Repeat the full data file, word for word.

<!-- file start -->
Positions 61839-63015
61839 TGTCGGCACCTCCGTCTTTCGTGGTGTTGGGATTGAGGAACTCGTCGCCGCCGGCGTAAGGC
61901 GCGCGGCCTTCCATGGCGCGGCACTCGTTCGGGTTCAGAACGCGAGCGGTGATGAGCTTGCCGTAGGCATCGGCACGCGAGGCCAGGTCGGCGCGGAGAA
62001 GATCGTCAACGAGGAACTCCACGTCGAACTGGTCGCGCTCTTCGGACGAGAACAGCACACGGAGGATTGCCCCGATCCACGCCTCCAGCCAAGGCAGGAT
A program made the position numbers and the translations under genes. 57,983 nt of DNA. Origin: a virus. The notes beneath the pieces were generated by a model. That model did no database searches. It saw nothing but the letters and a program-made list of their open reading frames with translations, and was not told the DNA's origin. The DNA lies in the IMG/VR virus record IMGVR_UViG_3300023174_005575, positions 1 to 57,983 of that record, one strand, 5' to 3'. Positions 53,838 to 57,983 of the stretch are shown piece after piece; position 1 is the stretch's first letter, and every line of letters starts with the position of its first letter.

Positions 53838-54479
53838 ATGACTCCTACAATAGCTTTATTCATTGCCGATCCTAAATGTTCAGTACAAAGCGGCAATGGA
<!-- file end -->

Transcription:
Positions 61839-63015
61839 TGTCGGCACCTCCGTCTTTCGTGGTGTTGGGATTGAGGAACTCGTCGCCGCCGGCGTAAGGC
61901 GCGCGGCCTTCCATGGCGCGGCACTCGTTCGGGTTCAGAACGCGAGCGGTGATGAGCTTGCCGTAGGCATCGGCACGCGAGGCCAGGTCGGCGCGGAGAA
62001 GATCGTCAACGAGGAACTCCACGTCGAACTGGTCGCGCTCTTCGGACGAGAACAGCACACGGAGGATTGCCCCGATCCACGCCTCCAGCCAAGGCAGGAT
A program made the position numbers and the translations under genes. 57,983 nt of DNA. Origin: a virus. The notes beneath the pieces were generated by a model. That model did no database searches. It saw nothing but the letters and a program-made list of their open reading frames with translations, and was not told the DNA's origin. The DNA lies in the IMG/VR virus record IMGVR_UViG_3300023174_005575, positions 1 to 57,983 of that record, one strand, 5' to 3'. Positions 53,838 to 57,983 of the stretch are shown piece after piece; position 1 is the stretch's first letter, and every line of letters starts with the position of its first letter.

Positions 53838-54479
53838 ATGACTCCTACAATAGCTTTATTCATTGCCGATCCTAAATGTTCAGTACAAAGCGGCAATGGA